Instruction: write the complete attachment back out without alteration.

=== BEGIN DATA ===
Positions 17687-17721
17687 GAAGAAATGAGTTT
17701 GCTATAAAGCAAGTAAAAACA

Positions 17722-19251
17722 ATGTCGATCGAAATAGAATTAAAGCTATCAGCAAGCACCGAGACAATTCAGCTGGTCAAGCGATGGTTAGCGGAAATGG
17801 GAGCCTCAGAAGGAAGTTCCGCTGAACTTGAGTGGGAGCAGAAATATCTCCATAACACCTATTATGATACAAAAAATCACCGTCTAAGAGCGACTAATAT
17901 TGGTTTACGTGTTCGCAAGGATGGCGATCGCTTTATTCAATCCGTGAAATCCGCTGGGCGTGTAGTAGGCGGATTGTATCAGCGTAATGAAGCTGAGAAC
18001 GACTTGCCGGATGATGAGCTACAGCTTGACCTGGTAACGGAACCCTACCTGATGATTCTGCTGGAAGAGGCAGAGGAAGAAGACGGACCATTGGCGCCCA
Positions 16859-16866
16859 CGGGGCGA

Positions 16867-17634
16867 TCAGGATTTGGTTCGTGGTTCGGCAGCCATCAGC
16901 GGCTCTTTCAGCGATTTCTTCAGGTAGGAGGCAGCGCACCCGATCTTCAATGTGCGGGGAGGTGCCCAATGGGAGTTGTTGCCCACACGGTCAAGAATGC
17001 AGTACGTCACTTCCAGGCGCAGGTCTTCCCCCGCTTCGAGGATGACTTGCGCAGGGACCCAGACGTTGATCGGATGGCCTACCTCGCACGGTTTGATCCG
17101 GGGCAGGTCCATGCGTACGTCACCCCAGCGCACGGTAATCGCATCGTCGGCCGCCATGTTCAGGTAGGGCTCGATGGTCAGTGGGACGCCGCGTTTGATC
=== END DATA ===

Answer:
Positions 17687-17721
17687 GAAGAAATGAGTTT
17701 GCTATAAAGCAAGTAAAAACA

Positions 17722-19251
17722 ATGTCGATCGAAATAGAATTAAAGCTATCAGCAAGCACCGAGACAATTCAGCTGGTCAAGCGATGGTTAGCGGAAATGG
17801 GAGCCTCAGAAGGAAGTTCCGCTGAACTTGAGTGGGAGCAGAAATATCTCCATAACACCTATTATGATACAAAAAATCACCGTCTAAGAGCGACTAATAT
17901 TGGTTTACGTGTTCGCAAGGATGGCGATCGCTTTATTCAATCCGTGAAATCCGCTGGGCGTGTAGTAGGCGGATTGTATCAGCGTAATGAAGCTGAGAAC
18001 GACTTGCCGGATGATGAGCTACAGCTTGACCTGGTAACGGAACCCTACCTGATGATTCTGCTGGAAGAGGCAGAGGAAGAAGACGGACCATTGGCGCCCA
Positions 16859-16866
16859 CGGGGCGA

Positions 16867-17634
16867 TCAGGATTTGGTTCGTGGTTCGGCAGCCATCAGC
16901 GGCTCTTTCAGCGATTTCTTCAGGTAGGAGGCAGCGCACCCGATCTTCAATGTGCGGGGAGGTGCCCAATGGGAGTTGTTGCCCACACGGTCAAGAATGC
17001 AGTACGTCACTTCCAGGCGCAGGTCTTCCCCCGCTTCGAGGATGACTTGCGCAGGGACCCAGACGTTGATCGGATGGCCTACCTCGCACGGTTTGATCCG
17101 GGGCAGGTCCATGCGTACGTCACCCCAGCGCACGGTAATCGCATCGTCGGCCGCCATGTTCAGGTAGGGCTCGATGGTCAGTGGGACGCCGCGTTTGATC